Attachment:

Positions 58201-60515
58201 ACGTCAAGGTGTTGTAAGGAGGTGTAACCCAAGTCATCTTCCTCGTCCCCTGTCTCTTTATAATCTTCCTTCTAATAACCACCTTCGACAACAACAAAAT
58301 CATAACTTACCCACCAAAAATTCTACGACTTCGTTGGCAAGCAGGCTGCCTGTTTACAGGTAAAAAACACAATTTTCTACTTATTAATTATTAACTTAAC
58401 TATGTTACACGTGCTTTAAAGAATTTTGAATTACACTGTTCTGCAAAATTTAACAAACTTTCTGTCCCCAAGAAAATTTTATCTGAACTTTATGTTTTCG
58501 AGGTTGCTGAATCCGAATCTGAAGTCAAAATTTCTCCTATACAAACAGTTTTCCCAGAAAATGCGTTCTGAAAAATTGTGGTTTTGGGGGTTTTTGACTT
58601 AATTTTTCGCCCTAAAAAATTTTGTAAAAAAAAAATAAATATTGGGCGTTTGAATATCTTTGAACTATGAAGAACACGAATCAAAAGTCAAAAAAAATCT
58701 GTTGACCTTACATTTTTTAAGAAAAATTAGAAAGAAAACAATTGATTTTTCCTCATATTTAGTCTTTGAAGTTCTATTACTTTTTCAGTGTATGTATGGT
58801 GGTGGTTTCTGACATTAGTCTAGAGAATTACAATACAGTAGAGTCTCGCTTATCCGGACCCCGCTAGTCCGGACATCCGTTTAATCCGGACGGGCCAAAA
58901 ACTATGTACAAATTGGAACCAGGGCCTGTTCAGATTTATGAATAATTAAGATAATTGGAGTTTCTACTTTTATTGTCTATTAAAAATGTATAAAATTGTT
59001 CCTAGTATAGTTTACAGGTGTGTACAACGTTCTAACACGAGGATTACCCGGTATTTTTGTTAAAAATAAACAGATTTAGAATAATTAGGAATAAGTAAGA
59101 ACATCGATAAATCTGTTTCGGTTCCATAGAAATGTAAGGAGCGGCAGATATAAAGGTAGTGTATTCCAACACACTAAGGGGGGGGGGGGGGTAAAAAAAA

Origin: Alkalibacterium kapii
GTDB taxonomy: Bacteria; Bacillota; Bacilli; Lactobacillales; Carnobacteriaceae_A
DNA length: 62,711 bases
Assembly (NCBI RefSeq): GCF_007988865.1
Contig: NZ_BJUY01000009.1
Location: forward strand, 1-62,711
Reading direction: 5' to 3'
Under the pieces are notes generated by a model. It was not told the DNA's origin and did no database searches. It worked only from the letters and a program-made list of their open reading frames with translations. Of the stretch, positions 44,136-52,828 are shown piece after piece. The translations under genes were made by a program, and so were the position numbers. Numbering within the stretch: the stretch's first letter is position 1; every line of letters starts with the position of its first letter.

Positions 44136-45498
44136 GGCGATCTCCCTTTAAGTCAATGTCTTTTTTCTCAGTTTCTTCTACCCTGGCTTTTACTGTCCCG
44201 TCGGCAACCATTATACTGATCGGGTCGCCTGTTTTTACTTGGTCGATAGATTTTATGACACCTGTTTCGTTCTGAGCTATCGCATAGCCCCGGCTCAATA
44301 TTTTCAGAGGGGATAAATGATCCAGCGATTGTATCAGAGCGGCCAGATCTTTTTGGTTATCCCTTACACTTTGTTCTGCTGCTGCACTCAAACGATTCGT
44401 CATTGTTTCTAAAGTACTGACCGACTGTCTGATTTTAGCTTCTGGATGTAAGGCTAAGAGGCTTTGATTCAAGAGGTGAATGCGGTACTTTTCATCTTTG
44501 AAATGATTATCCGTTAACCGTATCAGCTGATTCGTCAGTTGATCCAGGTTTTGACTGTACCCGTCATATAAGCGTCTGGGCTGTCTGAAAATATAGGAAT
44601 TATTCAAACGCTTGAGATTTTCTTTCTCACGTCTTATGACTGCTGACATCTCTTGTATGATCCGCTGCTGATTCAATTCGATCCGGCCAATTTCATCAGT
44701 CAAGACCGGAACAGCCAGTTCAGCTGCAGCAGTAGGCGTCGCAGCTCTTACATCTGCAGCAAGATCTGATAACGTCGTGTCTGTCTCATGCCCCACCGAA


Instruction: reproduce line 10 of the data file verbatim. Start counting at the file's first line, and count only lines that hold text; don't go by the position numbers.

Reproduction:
59001 CCTAGTATAGTTTACAGGTGTGTACAACGTTCTAACACGAGGATTACCCGGTATTTTTGTTAAAAATAAACAGATTTAGAATAATTAGGAATAAGTAAGA